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We might our title to the mystery dread,
And fear we drank not at the river-head.

Griggs and Gregorians here their meetings hold,
Convivial sects, and Bucks alert and bold;
A kind of Masons, but without their sign ;
The bonds of union-pleasure, song, and wine:
Man, a gregarious creature, loves to fly
Where he the trackings of the herd can spy;
Still to be one with many he desires,
Although it leads him through the thorns and briers.

A few ! but few there are, who in the mind
Perpetual source of consolation find;
The weaker many to the world will come,
For comforts seldom to be found from home.

When the faint hands no more a brimmer hold,
When flannel-wreaths the useless limbs infold,
The breath impeded, and the bosom cold;
When half the pillow'd man the palsy chains,
And the blood falters in the bloated veins,-
Then, as our friends no further aid supply
Than hope's cold phrase and courtesy's soft sigh,
We should that comfort for ourselves ensure,
Which friends could not, if we could friends, procure.

Early in life, when we can laugh aloud, There's something pleasant in a social crowd,

Who laugh with us—but will such joy remain,
When we lie struggling on the bed of pain ?
When our physician tells us with a sigh,
No more on hope and science to rely,
Life's staff is useless then ; with labouring breath
We

pray for hope divine—the staff of death This is a scene which few companions grace,

, And where the heart's first favourites yield their place.

Here all the aid of man to man must end, Here mounts the soul to her eternal Friend; The tenderest love must here its tie resign, And give th' aspiring heart to love divine.

Men feel their weakness, and to numbers run, Themselves to strengthen, or themselves to shun; But though to this our weakness may be

prone, Let's learn to live, for we must die, alone.

THE BOROUGH.

LETTER XI.

INNS.

All the comforts of life in a tavern are known,
'Tis his home who possesses not one of his own;
And to him who has rather too much of that one,
"Tis the house of a friend where he's welcome to run :
The instant you enter my door you're my lord,
With whose taste and whose pleasure I'm proud to accord;
And the louder you call and the longer you stay,
The more I am happy to serve and obey.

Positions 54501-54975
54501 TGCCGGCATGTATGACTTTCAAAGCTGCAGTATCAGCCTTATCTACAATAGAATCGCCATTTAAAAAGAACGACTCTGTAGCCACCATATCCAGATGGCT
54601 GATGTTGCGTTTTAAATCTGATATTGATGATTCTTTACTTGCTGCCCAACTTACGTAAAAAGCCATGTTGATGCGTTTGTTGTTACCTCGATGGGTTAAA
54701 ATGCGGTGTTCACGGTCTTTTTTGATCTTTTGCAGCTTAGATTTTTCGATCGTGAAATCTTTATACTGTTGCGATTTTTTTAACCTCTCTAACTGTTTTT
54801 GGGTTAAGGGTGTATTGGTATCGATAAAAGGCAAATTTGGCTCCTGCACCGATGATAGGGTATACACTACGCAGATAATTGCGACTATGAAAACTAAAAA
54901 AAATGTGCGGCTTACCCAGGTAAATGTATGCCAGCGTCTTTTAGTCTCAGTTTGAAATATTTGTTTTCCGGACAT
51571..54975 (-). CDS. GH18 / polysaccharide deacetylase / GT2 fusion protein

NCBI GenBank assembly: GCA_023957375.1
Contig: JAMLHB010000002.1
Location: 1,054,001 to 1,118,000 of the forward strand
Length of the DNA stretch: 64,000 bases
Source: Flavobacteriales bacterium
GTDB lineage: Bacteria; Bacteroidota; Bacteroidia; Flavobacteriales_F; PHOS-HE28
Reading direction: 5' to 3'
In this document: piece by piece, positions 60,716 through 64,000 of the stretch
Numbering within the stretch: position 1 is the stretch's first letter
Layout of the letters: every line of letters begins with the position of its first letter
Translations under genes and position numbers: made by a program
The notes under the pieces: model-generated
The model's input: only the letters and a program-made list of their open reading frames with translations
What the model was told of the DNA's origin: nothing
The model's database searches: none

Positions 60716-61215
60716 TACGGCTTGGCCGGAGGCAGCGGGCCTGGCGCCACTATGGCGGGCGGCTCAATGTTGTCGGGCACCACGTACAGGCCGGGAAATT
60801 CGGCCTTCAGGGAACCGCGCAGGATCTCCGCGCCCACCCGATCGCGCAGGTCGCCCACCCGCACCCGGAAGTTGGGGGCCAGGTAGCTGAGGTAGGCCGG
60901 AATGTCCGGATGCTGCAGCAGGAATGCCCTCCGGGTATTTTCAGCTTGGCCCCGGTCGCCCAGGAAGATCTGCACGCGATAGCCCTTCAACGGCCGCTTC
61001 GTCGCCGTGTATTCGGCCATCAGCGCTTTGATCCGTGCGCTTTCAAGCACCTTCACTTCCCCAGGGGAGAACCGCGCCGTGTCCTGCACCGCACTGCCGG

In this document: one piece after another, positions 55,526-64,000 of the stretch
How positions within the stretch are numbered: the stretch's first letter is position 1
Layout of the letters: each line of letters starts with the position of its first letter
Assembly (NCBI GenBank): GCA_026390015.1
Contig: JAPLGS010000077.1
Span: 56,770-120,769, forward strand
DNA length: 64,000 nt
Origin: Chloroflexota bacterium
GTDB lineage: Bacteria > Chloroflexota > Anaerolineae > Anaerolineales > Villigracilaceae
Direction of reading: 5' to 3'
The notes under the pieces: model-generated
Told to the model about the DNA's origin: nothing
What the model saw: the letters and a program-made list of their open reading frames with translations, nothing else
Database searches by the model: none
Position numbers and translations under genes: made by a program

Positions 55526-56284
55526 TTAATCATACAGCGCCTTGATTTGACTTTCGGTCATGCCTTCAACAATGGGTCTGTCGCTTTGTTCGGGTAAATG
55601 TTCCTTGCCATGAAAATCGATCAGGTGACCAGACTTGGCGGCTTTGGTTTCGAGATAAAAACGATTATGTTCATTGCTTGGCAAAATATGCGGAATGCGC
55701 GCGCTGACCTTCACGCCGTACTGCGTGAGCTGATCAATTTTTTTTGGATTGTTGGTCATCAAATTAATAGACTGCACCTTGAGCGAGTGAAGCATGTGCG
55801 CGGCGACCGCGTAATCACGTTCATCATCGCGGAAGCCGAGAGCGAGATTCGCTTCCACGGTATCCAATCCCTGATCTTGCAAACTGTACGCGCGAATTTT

To the house of a friend if you're pleased to retire,
You must all things admit, you must all things admire;
You must pay with observance the price of your treat,
You must eat what is praised, and must praise what you eat :
But here you may come, and no tax we require,
You may loudly condemn what you greatly admire;
You may growl at our wishes and pains to excel,
And may snarl at the rascals who please you so well.
At your wish we attend, and confess that your speech
On the nation's affairs might the minister teach ;
His views you may blame, and his measures oppose,
There's no tavern-treason—you're under the Rose :
Should rebellions arise in your own little state,
With me you may safely their consequence wait ;
To recruit your lost spirits 'tis prudent to come,
And to fly to a friend when the devil's at home.
That I've faults is confess'd; but it won't be denied,
'Tis my interest the faults of my neighbours to hide ;
If I've sometimes lent Scandal occasion to prate,
I've often conceal’d what she'd love to relate;
If to Justice's bar some have wander'd from mine,
'Twas because the dull rogues wouldn't stay by their wine;
And for brawls at my house, well the poet explains,
That men drink shallow draughts, and so madden their brains.

A difficult Subject for Poetry—Invocation of the Muse

Description of the principal Inn and those of the first Class—The large deserted Tavern—Those of a second Order-Their Company_One of particular Description -A lower Kind of Public-Houses : yet distinguished among themselves—Houses on the Quays for Sailors The Green-Man: its Landlord, and the Adventure of his Marriage, &c.

THE BOROUGH.

LETTER XI.

INNS.

Much do I need, and therefore will I ask,
A Muse to aid me in my present task ;
For then with special cause we beg for aid,
When of our subject we are most afraid :
Inns are this subject— tis an ill-drawn lot,
So, thou who gravely triflest, fail me not.
Fail not, but haste, and to my memory bring
Scenes yet unsung, which few would choose to sing :
Thou mad'st a Shilling splendid; thou hast thrown
On humble themes the

graces
By thee the Mistress of a village-school
Became a queen, enthroned upon her stool;
And far beyond the rest thou gav'st to shine
Belinda's Lock—that deathless work was thine.

Come, lend thy cheerful light, and give to please, These seats of revelry, these scenes of ease ;

all thine own;

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